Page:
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By Carmen Ensinger
With the abrupt resignation of their water plant operator last month, the city of Winchester was forced to once again contract the services of Benton and Associates as their temporary water plant operator.
Following the retirement of long-time water plant operator Randy Ford several years ago, the city hired a new employee and sent him to school to get his license.
In the interim, the city had to use the services of a Benton and Associates employee and their water license to meet EPA requirements to do the testing and water reports at a cost more than $1,000 a month.
So, in addition to paying the fee to Benton and Associates for the use of their water license, they were also paying the new employee to work and get their license.
After this employee got his license, he was able to assume the duties of the water plant operator and the city could discontinue the services of Benton and Associates.
However, that employee recently announced that he was resigning his position with the city to take a higher paying job with American Water in another municipality, once again leaving the city without a water plant operator and facing the prospect of employing another individual and sending them to school to get their water plant license.
Until then, the city approved signing an agreement with Benton and Associates to provide the city with a licensed water plant operator that can work on a contractual basis for a term of up to one year at a cost of $1,150.
“This is set up for up to one year effect on Trevor’s last day of employment,” Benton and Associates Greg Hillis said. “This monthly fee includes spending time helping your new employee learn the procedures prior to the testing for certification, doing the reporting and submitting it to the EPA. He is supposed to take the test on Jan. 3, so this could be a very short term agreement.”
Because of this situation and the fact that the city spent so much money sending an employee to schooling to learn a job and then that employee left the job for employment with another municipality, the city was considering making an amendment to their employee handbook that would require employees who received training at the city’s expense to sign a contract agreeing to work a specific period of time commiserate to the amount of money the city spent on their training.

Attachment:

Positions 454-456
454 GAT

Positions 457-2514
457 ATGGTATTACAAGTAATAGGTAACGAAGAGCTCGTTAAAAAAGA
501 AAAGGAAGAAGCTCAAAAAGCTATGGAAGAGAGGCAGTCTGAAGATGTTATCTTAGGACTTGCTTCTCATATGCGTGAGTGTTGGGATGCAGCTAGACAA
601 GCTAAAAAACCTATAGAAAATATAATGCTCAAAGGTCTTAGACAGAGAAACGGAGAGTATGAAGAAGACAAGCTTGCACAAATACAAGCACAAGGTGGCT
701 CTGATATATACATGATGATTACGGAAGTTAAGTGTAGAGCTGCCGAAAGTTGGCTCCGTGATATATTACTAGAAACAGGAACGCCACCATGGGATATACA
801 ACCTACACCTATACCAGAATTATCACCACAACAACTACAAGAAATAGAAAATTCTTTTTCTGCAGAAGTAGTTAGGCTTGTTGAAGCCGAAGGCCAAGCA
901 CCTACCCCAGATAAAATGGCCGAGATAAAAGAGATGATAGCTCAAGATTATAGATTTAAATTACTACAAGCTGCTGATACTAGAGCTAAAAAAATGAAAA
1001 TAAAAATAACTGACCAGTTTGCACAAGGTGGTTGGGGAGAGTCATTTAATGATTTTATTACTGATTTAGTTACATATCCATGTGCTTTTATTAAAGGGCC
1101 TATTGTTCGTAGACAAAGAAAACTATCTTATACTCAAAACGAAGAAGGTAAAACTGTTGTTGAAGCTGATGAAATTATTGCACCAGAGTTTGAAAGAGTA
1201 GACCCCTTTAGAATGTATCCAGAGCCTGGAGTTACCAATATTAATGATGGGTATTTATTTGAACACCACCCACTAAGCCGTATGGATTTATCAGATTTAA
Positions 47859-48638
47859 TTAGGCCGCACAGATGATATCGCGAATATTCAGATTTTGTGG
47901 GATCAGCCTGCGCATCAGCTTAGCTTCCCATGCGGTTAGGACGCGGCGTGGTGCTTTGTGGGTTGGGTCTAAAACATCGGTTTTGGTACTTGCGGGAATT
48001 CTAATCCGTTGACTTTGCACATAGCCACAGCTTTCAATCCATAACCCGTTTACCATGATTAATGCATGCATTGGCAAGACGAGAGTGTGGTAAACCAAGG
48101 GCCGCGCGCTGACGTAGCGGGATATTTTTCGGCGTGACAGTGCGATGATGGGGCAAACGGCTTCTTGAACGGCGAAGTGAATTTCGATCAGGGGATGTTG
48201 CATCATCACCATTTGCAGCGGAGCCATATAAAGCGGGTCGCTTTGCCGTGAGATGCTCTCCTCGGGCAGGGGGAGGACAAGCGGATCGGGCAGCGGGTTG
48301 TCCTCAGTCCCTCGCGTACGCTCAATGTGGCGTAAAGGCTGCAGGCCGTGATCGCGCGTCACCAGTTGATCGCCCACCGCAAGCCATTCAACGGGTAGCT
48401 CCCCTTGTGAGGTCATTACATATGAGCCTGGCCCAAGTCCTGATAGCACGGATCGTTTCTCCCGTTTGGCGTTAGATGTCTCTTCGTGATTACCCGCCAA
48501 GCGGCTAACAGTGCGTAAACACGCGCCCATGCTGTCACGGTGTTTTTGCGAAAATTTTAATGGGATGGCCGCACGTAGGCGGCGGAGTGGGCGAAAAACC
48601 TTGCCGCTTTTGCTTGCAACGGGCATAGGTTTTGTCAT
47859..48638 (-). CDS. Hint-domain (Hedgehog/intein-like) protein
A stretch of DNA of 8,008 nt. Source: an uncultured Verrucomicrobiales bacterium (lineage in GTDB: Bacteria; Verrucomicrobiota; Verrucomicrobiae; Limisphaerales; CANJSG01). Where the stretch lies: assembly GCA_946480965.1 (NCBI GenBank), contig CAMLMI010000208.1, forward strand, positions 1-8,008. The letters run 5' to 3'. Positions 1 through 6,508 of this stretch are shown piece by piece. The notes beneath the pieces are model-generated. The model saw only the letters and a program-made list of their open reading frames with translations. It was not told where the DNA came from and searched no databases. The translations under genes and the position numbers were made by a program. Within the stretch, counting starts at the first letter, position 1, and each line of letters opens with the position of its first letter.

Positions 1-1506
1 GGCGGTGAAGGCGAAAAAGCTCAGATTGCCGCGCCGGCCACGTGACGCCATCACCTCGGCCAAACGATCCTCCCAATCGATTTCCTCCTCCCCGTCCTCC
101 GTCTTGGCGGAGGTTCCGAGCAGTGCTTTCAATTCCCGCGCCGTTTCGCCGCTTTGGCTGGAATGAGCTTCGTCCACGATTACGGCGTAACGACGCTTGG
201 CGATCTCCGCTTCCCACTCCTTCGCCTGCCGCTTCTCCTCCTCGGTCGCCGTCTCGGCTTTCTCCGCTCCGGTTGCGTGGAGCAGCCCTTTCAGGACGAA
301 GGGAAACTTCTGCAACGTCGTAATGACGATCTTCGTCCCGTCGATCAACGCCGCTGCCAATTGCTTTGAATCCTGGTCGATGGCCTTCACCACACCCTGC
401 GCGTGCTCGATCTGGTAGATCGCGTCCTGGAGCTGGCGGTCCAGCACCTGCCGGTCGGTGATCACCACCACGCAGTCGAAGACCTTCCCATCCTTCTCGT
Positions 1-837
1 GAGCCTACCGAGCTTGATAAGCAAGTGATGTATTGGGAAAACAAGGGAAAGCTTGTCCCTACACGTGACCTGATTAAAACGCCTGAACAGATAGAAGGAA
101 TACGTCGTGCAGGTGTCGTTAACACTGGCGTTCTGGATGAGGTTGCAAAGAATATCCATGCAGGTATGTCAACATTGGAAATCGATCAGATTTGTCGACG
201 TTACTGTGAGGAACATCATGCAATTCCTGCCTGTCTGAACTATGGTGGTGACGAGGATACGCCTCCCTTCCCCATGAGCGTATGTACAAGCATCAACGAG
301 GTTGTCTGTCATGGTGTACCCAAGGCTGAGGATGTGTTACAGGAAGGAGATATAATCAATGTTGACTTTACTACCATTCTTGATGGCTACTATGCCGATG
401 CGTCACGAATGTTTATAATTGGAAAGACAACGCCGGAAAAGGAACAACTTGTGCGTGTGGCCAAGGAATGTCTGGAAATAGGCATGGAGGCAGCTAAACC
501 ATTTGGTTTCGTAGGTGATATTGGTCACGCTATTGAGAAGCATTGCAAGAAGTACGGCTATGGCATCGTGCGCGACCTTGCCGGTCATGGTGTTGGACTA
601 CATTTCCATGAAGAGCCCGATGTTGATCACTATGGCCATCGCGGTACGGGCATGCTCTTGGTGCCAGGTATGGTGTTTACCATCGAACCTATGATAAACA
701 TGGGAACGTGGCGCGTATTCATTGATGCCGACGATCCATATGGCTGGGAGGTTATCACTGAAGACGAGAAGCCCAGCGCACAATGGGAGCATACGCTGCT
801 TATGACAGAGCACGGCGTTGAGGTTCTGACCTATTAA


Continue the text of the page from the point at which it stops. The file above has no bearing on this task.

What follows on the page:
City Attorney John Paul Coonrod didn’t agree with this, however.
“First of all, you need the employee to sign something when you first hire them,” Coonrod said. “The employee handbook only becomes effective when they are hired.”
Coonrod thinks that rather than having some specific verbiage contained in the employee handbook, the city should have a specific contract with each individual employee that is hired that the city puts through training for their position.
It is quite common, especially with police departments who put officers through the police academy, to ask their officers to sign a contract to work for the city for at least two years to pay the city back for the money they spend putting them through the academy.
This issue is specifically relevant now because the city approved hiring Chase Burk as a full-time police officer, pending his graduation from the Police Academy very soon.
“I really don’t have any concern that he would do something like this to us,” Winchester Mayor Rex McIntire said. “Because he is a hometown boy and I think he intends to stay around here, but we need some kind of policy on the books for other employees and I don’t think he would mind signing something to this effect.”
However, such a contract is only as effective as a city wants to enforce it. The city of White Hall put an officer through the Police Academy and he signed a two-year contract to work for the city, yet only worked a little over three or four months for the city before leaving to take a job with Carrollton, who offered him more money per hour.
Police Chief Caleb Handy said with Burk graduating from the Academy soon that he should have more officers actually on duty on the weekends instead of on-call on the weekends.
McIntire said this was good news because he had gotten some complains about some calls not being handled properly.
“There was a death in my family so I had to take the week off last week to go to Florida and I had to use a part-timer because I didn’t have enough full-time guys,” he said. “He received a call and did not respond to it. I spoke to the woman and she was very unhappy about it. This new schedule with Chase on it is going to allow me to schedule more flex for emergencies so this issue won’t happen again.”
The council approved the hiring of Burk, pending his graduation from the Academy, at a rate of $16 per hour, for a probationary period six months, at which time his rate of pay would raise to $16.50 per hour.
There has also been an issue with dispatch not giving the calls to the officers. Several reports of an intoxicated individual were called into dispatch by at least three different people, but when the officer was asked about it that morning, he said he never received a call about the individual.
McIntire said perhaps the city needs to sit down with the county and dispatch and discuss the handling of calls because there were cases of JULIE calls also being mishandled or not passed along as well.